3 Things Your China Supply Chain Needs to Focus on

During my frequent conversations with China importers, the subject of revamping their China supply chain, reduce operating costs and increase efficiency often comes up.  Many of these importers have developed good sourcing systems that are sufficient for their immediate needs, but most acknowledge that they would welcome something better.

So I would like to share with you the 3 things that most importers’ China supply chain should focus on, based on the trends that I have observed.

Ethics and Visibility

We are living in the information age, meaning that everything can become known in a very short time.  Add to that the fact that most companies have very active competition.  Such competition is often looking for an edge and that edge, more and more often, is reputation: something hard to build and seemingly easy to destroy.

In the past, importers could use the “plausible deniability” defense if their competition publicized they were dealing with irresponsible or unethical factories.  They could basically say: “We are ethical, not our fault if the factory is not: we did not know.” – and get away with it.  No more.  Even if your clients don't care, it is likely that your clients’ customers do.   The onus of ethical responsibility has shifted to the importer, and you need to make it your business to verify that your suppliers are ethical, ecologically friendly and responsible.   Otherwise, you could be just one Tweet away from pulling your hair out!  Be careful with whom you do business when it comes to your China supply chain.  Importers who are conscious of Corporate Social Responsibility are likely to do better than those who don’t care.

More options, means more flexibility and control

Don’t get me wrong; too many choices can lead to difficult decisions. Most importers do not work with multiple factories for the same products, however.  Good importers have one main factory with one, maybe two, backups.  That often creates what we call a “captive buyer” situation, where the supplier controls the buyer.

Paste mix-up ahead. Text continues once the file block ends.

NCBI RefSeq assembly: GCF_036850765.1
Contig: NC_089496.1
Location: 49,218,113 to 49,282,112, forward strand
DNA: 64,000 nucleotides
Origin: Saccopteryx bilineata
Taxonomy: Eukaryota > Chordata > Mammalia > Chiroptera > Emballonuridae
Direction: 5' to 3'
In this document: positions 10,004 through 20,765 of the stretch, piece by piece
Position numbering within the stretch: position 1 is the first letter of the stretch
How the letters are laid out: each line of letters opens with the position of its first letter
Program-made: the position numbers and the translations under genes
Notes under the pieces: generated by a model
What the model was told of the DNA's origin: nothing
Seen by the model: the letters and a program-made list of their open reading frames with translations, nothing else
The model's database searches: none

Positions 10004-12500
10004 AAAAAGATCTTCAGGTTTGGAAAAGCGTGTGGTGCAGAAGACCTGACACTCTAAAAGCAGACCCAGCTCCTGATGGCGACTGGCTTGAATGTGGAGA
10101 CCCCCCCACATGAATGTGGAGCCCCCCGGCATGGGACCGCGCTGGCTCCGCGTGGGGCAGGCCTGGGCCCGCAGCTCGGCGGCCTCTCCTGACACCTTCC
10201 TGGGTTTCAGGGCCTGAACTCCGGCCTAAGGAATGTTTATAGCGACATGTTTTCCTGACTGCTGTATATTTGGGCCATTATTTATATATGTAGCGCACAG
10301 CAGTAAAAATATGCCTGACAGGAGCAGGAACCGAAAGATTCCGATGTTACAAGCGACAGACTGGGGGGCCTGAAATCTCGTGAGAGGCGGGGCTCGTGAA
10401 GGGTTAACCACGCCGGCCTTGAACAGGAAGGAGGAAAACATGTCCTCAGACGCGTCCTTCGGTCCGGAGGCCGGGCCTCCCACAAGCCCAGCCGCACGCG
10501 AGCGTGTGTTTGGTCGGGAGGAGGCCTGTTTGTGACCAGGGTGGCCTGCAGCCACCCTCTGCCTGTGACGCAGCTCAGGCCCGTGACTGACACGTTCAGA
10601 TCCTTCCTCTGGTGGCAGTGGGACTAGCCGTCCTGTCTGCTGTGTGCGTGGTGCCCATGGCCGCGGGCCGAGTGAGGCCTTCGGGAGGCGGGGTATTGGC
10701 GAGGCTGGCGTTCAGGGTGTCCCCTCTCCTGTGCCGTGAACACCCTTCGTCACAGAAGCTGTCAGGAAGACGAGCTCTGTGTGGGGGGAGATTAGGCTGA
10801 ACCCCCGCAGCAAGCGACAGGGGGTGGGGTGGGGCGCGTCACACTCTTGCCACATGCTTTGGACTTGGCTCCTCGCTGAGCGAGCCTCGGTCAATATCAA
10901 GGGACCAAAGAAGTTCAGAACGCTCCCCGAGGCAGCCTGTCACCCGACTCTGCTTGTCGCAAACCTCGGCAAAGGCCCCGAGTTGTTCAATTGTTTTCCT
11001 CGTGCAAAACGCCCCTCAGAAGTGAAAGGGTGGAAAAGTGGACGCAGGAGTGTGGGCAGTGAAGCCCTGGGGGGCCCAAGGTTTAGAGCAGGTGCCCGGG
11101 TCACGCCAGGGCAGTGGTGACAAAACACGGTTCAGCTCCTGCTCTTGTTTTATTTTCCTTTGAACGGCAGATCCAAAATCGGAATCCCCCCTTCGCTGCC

To avoid this, your China sourcing team should maintain an active program of systematic benchmarking for all your main products. Having options provides you with the flexibility you need in your China supply chain not just because this gives you alternative suppliers, but also because existing suppliers behave better when they know you have choices.

An efficient on-site China sourcing team makes a big difference

In the blog series: Are you leaving money on the table? Part 4 I mentioned that a China Sourcing Office should be an extension of your home office and should be focused on advancing your company’s objectives and protecting your interests. Such a team, well managed, provides the highest level of sourcing support since they work for you, only for you and use their brains, presence, savvy, and cultural affinity to get things done. So make sure your China supply chain is supported by a good on-site sourcing team.   Pay attention to the management of the existing team: are they “rowing in the same direction” as your home office?  And if you don’t have a sourcing team, look into getting one: it may not be as hard as you think.

What are your views on these 3 focal points? What are some areas of focus that makes a major difference in your China supply chain? Share your comments below.

 

- by Guerschom Francois

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